It is unfortunate that Father Hardon makes Vatican II the basis of his "Catechism". He forgets that this Council has been officially designated as strictly pastoral by the very Fathers of the Council and by the Holy Father himself. It does not, and indeed it cannot, depart in the slightest way from any de fide teaching of any previous Council, including above all the Council of Trent and Vatican I. His "Catechism" does not restrict itself to the defined dogmas of the Church; it is not simply an introduction or a summary and concise explanation of de fide teaching, such as we find in Denzinger. This being so, it was incumbent upon the author to emphasize the radical difference between the unchanging doctrine of the Church on the one hand, and the pastoral and administrative decisions on the other; which latter can, in principle, be revoked without the slightest prejudice to consistency or claims to infallibility. But there is nowhere any emphasis upon this radical difference. The fact that the author makes Vatican II, and even many subsequent administrative changes, the basis for his "Catechism" causes the book to be a kind of apologetic work for the actual state of the Church today and for everything which has been either officially introduced — such as the Novus Ordo of the Mass — or is simply allowed — such as Communion in the hand in many European countries.

Pervading the book, therefore, is the imaginary "modern man", to whom the Church must adapt the message of Christ — certainly not in its substantive content, but in its form. On page 441, we find the following words about the liturgy:

"The Council's extensive doctrine on the liturgy marks a turning point in the history of Roman Catholicism. It is a courageous response to the expectations created by an evolutionary age, and a timely answer to the demands for increased light and strength in the communitarian age. On both counts, the liturgy offers great promise to help the Church progress, according to God's design, and to preserve the Church, in Christ's words, as a kingdom that is not of this world."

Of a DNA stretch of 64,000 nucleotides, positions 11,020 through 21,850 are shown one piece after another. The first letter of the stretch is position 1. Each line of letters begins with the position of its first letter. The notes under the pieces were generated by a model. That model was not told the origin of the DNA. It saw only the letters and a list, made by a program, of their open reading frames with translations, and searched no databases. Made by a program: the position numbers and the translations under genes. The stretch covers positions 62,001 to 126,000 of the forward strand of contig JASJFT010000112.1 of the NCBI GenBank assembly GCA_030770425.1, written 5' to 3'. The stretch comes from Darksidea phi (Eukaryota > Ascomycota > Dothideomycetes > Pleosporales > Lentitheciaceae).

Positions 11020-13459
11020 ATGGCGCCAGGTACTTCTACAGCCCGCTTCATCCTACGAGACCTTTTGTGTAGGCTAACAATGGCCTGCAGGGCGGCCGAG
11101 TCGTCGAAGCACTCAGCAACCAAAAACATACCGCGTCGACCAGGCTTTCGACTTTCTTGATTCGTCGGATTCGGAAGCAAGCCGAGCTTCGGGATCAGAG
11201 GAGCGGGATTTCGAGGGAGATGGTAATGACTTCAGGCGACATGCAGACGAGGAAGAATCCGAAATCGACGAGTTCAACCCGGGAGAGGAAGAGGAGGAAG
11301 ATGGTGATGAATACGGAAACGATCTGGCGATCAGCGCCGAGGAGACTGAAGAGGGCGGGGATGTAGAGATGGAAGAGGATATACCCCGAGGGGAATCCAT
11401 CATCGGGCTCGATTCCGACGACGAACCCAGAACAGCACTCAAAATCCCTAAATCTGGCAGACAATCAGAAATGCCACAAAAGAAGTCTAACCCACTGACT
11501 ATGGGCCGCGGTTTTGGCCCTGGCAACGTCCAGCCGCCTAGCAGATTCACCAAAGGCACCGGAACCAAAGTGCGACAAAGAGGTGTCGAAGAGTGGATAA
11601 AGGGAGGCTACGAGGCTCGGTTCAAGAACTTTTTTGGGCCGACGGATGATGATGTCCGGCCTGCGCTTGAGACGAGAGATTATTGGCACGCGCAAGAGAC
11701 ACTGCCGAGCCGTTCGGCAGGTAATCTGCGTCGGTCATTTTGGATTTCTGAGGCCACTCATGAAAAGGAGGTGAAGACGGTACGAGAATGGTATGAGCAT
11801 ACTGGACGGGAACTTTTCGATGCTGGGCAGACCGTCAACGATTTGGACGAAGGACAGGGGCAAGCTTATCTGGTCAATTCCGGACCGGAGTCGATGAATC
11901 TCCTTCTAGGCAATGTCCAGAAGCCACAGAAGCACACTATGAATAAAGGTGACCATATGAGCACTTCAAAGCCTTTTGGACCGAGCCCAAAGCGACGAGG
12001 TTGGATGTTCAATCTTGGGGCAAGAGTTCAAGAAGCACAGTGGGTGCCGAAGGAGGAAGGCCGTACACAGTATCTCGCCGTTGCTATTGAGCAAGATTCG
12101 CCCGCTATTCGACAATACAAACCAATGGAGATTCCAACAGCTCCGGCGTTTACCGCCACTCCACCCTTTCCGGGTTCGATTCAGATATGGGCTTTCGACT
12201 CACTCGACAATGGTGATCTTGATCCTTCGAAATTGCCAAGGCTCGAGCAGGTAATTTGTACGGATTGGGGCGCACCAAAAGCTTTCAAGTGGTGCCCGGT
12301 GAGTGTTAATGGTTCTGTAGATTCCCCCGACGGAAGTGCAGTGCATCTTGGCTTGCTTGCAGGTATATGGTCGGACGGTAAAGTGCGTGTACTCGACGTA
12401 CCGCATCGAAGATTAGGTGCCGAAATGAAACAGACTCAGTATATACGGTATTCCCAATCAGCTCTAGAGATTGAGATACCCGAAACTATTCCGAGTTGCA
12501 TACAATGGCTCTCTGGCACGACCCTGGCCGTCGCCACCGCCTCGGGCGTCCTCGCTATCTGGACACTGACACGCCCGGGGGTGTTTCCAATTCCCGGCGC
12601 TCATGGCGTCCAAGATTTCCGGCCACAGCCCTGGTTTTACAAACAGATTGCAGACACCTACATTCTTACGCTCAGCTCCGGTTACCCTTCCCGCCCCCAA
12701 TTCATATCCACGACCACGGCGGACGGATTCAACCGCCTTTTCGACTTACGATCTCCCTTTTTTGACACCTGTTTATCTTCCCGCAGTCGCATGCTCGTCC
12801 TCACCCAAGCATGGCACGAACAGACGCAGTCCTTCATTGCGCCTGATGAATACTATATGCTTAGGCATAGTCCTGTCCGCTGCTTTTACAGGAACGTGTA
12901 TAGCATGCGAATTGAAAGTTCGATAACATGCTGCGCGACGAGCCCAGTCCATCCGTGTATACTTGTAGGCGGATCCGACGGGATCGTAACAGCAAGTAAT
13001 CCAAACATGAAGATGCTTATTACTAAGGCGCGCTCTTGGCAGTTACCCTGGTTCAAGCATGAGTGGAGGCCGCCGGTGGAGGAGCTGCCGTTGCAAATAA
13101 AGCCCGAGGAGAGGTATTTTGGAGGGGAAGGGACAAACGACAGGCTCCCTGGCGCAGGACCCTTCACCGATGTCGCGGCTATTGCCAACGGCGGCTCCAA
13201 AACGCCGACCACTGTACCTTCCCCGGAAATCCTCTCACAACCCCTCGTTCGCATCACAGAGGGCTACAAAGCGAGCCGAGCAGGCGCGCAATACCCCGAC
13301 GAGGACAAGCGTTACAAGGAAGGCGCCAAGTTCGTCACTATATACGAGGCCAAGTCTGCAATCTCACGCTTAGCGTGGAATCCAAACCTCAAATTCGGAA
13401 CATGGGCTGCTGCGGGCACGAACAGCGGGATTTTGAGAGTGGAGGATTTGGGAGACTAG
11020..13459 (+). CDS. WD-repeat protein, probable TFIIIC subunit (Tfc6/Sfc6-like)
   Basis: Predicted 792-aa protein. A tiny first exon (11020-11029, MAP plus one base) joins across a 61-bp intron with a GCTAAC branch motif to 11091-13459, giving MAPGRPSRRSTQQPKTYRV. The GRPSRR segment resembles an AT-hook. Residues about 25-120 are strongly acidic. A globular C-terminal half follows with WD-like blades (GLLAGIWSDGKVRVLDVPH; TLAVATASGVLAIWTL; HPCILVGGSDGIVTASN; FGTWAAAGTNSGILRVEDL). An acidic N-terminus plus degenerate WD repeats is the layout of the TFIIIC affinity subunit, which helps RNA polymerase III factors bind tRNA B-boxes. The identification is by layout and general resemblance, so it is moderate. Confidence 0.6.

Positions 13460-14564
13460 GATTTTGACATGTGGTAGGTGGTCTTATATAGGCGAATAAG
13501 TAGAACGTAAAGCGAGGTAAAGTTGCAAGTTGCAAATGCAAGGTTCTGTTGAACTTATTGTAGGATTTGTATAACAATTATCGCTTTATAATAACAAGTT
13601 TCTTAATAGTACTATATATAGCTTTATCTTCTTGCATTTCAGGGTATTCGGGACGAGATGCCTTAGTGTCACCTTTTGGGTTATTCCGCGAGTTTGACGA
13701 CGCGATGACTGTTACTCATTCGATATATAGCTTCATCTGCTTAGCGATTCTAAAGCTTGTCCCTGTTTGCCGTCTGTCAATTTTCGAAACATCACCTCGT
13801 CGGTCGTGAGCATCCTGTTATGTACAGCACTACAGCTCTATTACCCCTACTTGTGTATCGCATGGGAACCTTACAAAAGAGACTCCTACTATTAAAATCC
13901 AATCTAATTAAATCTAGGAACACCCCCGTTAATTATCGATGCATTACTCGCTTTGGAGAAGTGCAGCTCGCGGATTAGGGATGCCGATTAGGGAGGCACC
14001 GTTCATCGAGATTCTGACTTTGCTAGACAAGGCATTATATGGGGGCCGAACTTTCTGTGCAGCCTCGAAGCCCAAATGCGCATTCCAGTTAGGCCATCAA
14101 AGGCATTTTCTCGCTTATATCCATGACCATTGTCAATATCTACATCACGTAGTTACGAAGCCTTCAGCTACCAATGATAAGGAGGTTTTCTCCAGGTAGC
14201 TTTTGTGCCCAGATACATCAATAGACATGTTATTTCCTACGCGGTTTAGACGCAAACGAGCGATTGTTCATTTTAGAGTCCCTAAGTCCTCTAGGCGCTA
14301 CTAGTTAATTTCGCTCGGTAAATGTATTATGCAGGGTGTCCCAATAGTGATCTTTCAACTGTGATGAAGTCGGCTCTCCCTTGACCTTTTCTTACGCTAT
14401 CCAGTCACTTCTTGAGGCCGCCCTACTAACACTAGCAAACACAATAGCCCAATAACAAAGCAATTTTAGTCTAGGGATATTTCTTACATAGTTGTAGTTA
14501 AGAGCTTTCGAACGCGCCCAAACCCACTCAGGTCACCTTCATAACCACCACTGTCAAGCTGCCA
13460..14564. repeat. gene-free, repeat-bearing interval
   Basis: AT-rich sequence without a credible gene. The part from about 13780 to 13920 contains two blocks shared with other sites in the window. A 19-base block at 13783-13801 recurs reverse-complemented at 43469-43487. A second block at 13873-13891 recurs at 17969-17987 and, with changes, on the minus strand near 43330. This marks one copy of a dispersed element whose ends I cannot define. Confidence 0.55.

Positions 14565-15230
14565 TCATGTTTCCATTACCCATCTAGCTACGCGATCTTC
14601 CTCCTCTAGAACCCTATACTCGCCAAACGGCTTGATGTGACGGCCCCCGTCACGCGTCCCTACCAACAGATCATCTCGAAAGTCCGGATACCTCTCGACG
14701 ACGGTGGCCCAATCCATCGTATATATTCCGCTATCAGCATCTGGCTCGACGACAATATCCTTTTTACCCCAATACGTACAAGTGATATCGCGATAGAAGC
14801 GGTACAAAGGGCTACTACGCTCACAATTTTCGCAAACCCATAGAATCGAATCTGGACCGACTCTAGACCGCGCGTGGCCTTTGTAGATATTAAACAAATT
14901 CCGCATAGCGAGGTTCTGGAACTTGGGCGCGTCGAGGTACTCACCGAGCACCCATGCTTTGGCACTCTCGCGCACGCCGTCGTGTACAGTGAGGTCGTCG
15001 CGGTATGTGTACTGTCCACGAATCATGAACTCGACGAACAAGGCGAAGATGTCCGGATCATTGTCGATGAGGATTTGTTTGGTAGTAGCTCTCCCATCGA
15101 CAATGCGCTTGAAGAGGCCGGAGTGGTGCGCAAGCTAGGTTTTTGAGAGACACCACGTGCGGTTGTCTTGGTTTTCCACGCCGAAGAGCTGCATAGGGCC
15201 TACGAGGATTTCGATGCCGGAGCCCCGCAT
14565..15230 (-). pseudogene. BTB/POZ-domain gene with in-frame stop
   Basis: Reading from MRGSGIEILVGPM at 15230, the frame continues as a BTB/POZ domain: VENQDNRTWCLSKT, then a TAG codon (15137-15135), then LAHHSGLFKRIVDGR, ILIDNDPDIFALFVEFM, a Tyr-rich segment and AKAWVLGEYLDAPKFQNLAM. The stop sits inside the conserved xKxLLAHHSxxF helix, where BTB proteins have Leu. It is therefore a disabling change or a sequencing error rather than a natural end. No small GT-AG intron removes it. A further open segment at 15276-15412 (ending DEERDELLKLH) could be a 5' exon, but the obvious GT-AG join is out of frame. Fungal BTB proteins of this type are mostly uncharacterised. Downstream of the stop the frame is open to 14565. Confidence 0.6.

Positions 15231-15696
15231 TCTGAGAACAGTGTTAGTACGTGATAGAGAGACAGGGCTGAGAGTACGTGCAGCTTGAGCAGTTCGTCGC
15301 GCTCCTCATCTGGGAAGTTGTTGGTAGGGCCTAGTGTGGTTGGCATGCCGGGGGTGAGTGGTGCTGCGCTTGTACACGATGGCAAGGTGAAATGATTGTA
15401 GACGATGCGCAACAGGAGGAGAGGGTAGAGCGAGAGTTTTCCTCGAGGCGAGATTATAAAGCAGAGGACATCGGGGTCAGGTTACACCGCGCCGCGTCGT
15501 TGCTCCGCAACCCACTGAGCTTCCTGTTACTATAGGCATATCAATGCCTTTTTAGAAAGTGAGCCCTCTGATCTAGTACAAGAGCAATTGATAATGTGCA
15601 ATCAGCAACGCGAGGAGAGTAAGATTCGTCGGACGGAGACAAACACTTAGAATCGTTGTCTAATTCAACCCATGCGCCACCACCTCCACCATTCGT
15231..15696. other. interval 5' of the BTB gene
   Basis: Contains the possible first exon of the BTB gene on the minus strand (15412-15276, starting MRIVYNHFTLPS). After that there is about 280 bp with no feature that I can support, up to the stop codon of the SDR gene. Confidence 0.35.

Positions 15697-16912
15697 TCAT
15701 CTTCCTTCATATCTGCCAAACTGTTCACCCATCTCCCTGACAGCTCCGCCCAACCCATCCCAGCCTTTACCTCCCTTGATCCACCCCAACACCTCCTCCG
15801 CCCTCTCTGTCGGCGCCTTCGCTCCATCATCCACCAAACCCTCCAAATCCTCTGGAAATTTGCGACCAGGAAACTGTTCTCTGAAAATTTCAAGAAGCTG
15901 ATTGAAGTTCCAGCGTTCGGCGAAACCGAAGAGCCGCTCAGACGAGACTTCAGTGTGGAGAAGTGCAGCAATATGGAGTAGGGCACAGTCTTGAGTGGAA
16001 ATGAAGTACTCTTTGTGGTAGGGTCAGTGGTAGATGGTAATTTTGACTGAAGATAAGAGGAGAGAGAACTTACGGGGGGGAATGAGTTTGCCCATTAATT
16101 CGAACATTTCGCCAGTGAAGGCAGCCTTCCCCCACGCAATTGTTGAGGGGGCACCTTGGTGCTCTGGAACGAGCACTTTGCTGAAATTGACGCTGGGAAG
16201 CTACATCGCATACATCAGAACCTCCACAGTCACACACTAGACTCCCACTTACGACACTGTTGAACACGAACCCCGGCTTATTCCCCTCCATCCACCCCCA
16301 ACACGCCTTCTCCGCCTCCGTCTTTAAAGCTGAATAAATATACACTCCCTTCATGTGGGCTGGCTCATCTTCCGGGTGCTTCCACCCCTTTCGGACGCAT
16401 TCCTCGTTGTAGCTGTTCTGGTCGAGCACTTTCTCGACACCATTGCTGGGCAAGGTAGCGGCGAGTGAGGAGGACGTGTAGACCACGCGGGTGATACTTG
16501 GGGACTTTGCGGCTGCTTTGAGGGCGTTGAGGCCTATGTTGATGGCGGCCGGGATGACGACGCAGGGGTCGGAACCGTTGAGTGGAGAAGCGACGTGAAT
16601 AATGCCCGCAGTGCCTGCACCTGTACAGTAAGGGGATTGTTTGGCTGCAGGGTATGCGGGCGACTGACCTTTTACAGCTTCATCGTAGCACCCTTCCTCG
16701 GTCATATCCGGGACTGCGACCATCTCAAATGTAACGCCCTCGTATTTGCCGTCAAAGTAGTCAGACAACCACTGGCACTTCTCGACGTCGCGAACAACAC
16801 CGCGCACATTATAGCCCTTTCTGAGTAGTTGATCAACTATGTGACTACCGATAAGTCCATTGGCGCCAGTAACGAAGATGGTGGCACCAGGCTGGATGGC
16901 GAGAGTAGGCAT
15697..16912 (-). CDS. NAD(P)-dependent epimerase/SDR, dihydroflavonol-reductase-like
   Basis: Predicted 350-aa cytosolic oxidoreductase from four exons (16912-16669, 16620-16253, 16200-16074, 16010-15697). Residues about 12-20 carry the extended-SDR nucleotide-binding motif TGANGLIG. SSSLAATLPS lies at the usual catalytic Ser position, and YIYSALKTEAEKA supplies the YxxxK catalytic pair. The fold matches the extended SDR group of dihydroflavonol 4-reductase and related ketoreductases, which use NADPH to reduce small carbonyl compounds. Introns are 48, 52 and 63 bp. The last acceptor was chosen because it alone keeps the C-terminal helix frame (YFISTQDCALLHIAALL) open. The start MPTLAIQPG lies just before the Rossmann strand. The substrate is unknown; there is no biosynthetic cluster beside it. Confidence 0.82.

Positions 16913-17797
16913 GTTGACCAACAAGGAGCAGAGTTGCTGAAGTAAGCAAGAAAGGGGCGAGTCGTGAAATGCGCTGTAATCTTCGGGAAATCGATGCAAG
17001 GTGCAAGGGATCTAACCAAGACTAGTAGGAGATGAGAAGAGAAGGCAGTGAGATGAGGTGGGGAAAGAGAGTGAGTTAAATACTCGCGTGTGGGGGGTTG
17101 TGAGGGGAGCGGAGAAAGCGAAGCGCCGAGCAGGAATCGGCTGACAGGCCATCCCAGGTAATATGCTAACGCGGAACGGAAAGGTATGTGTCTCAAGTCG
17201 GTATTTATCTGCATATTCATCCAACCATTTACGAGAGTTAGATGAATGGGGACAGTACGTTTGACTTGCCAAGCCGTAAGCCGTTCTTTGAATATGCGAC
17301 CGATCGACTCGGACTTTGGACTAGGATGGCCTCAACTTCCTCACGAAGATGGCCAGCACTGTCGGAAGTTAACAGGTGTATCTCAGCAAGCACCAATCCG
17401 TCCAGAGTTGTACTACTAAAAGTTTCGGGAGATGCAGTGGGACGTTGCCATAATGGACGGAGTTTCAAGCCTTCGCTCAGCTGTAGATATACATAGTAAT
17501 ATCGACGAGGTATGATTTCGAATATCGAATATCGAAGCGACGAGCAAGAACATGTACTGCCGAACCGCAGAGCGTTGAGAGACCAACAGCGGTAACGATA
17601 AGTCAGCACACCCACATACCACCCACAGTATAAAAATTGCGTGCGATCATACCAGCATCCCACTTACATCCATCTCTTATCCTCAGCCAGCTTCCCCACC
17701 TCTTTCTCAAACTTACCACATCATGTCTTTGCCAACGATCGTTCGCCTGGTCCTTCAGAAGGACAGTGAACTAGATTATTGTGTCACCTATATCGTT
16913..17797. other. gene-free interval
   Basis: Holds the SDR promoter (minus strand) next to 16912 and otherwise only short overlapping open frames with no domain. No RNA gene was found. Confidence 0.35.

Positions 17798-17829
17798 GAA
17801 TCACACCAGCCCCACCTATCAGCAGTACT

There are several questionable statements in this short passage. First, the changes in the liturgy are presented as progress. This implies that the Novus Ordo is superior to the Mass of St. Pius V; likewise that the changes in the rites for the seven sacraments are progress. It implies that relative to the needs of our time the older liturgy, whether in the Mass or the sacraments, was defective and stood in need of improvement. I challenge these implications, especially when they are presented in a catechism, as doctrine. We are obliged by no article of faith, by no principle of loyalty, to affirm that the new liturgy constitutes progress. If indeed we are to obey such administrative changes in the liturgy, as long as they do not conflict with our conscience, we are in no way obliged to approve of them. It is fully consistent with the teaching of the Church to expect, and to hope, that the Church in the future will return to her former liturgy. Even though the Novus Ordo was introduced for supposed pastoral reasons, the unchallengeable fact is that it has coincided with a sharp drop in Sunday Mass attendance. And would anyone claim that it has strengthened faith in Christ and in the doctrines of the Church? That it has deepened the love of Christ? As of now the changes all point to a pastoral disaster. One cannot be accused of disloyalty to Christ for simply noting this. Indeed, it would seem that loyalty to Christ demands that we face up to it. When a ship runs aground, loyalty to the Captain is no reason for not sounding the alarm.